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George R.R. Martin announces Howard Waldrop’s H’ARD STARTS: The Early Waldrop

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Game of Thrones author George R. R. Martin has been building his fantasy world since the ’90s. And it’s ever-growing. Just like every sci-fi writer of the 70s, Martin too had a humble beginning, with his own little circle of like-minded friends who shared their expertise of sci-fi fantasy with him. Martin recently announced the launch of the book H’ARD STARTS: The Early Waldrop, a memoir of the early life of Howard Waldrop and a collection of his earliest stories, that also include how he met with Martin and the others.

Martin wrote on his blog Not A Blog:

“In the due course of time, the prozines started to take note as well. Howard’s first professional sale was a story called “Lunchbox,” which the legendary John W. Campbell Jr. bought for ANALOG a few weeks before he died. I made my first sale right around the same time, a story called “The Hero,” to GALAXY. Other sales followed, for both of us. Eventually both of us had published enough stories to publish collections. Howard called his HOWARD WHO?

But we knew.

He did not include everything in HOWARD WHO? though. He left out some of his early professional sales, and of course all those fanzine stories. Some of those had been published on ditto’ed fanzines that were fading more with every passing day, and were in danger of being lost to the ages.

We couldn’t have that. So I got together with my friend Bradley Denton (an amazing writer himself, author of BUDDY HOLLY IS ALIVE AND WELL ON GANYMEDE, which really needs to be a movie), and we put together a collection of Howard’s early work, most of it long out of print. We call it H’ARD STARTS: The Early Waldrop.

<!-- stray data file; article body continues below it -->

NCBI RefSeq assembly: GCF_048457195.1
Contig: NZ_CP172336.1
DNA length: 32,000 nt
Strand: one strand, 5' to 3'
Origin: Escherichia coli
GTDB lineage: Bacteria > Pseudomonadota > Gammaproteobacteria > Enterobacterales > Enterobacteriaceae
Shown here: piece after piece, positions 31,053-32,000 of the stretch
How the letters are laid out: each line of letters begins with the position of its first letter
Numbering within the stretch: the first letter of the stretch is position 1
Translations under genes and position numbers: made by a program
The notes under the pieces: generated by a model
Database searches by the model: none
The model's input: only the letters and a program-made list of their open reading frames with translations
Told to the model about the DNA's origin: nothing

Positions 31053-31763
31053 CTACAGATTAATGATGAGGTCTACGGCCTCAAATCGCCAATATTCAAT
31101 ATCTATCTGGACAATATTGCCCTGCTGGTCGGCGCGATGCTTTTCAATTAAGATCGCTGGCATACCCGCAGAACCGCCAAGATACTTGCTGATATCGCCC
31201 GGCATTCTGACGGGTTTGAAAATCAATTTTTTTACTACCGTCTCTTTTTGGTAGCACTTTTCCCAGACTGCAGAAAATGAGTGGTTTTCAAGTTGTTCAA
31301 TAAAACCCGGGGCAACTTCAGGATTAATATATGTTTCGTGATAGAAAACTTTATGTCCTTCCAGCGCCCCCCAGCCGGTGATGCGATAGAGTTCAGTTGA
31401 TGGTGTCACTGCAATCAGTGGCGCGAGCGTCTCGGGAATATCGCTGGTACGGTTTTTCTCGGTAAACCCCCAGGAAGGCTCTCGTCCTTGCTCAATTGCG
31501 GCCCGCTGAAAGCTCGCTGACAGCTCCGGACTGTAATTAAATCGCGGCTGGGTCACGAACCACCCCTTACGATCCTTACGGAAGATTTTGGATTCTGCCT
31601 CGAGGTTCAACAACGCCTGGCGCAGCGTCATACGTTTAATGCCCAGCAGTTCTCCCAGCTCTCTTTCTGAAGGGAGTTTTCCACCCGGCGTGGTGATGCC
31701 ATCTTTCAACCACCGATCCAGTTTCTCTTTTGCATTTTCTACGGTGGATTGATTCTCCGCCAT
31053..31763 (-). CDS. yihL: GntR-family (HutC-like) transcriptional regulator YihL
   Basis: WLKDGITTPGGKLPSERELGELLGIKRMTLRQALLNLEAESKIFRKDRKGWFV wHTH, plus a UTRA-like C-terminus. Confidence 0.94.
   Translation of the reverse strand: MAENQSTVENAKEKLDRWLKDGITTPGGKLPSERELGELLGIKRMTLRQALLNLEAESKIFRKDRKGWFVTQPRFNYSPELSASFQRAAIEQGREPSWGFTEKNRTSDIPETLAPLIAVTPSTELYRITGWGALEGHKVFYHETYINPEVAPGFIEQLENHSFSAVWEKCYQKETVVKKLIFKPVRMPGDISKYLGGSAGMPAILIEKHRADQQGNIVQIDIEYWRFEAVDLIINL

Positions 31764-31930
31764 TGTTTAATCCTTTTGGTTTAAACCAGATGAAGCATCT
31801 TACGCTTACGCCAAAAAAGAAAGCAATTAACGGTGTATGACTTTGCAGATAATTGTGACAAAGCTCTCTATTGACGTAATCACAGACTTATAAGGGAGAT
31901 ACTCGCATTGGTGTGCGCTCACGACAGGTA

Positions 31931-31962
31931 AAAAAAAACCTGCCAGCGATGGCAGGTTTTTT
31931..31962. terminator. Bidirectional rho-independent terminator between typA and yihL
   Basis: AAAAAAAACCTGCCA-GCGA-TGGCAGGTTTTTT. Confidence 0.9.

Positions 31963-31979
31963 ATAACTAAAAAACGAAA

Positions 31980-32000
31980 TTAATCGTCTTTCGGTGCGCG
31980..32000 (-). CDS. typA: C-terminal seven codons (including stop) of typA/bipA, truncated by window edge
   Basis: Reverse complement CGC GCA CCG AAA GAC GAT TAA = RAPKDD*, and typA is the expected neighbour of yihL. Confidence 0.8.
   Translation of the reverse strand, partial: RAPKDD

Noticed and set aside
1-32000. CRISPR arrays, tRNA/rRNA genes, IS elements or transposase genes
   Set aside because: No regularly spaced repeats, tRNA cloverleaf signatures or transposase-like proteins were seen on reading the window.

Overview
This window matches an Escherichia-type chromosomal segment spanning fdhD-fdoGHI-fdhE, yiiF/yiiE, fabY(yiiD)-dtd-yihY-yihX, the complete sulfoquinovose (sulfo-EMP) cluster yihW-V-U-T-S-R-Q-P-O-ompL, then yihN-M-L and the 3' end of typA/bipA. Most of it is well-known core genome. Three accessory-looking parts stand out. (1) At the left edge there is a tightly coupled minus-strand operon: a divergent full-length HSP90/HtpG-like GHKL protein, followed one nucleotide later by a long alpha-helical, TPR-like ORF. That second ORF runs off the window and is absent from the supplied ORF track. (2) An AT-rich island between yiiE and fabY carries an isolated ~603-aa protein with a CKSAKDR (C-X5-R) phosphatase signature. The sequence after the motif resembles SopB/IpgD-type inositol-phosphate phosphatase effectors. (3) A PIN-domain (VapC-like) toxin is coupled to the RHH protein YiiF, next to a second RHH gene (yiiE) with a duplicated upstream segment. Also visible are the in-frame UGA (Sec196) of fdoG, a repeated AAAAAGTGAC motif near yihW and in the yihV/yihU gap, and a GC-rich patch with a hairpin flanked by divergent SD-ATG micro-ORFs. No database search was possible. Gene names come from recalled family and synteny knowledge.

I’ve never edited an anthology that was more fun. We’ve got the Wanderer stories here, we’ve got Howard’s con reports (including his account of our first meeting), we’ve got “Lunchbox” and “Billy Big-Eyes” and “My Sweet Lady Jo,” and the never-before published “Davy Crockett Shoots the Moon,” a couple of plays he wrote in college, his essays for Crawdaddy (the one about the Flying Wing still moves me), even a sketch he wrote for Red Skelton, who did not buy it. (Imagine if he had, and Howard had gone on to a career writing comedy for television. That’s a truly Waldropian alternate world).

But there’s more than just fiction here. Brad sat down with Howard for days, and compiled an amazing set of interviews about the history of every one of these pieces. Howard’s recollections are not always accurate (I was there for some of them), but they are funny, and moving, and give us a peek into his own life, and the lost world we lived in during the 60s and 70s.”

Each of the copies is signed by Waldrop, Denton, and Martin themselves and is available to pre-order on this page.

Read Next: George R.R. Martin’s ‘In The Lost Lands’ starring Milla Jovovich enters post-production

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Sayantan is a keen follower of everything pop culture; from films, shows, anime to video games and latest memes. He started writing professionally for Wiki of Thrones during the 2021 lockdown, and has been developing his writing and editing skills ever since. Sayantan has since worked for several reputed firms, such as Collider and FandomWire, gathering experience and nods from some of the best in the industry. With a growing repertoire amassing renowned websites, Sayantan is your go to guy for all things Game of Thrones and House of the Dragon. When he is not hunting for headlines and theories, you can find him engrossed in fantasy shows, conspiracy theories and video games.

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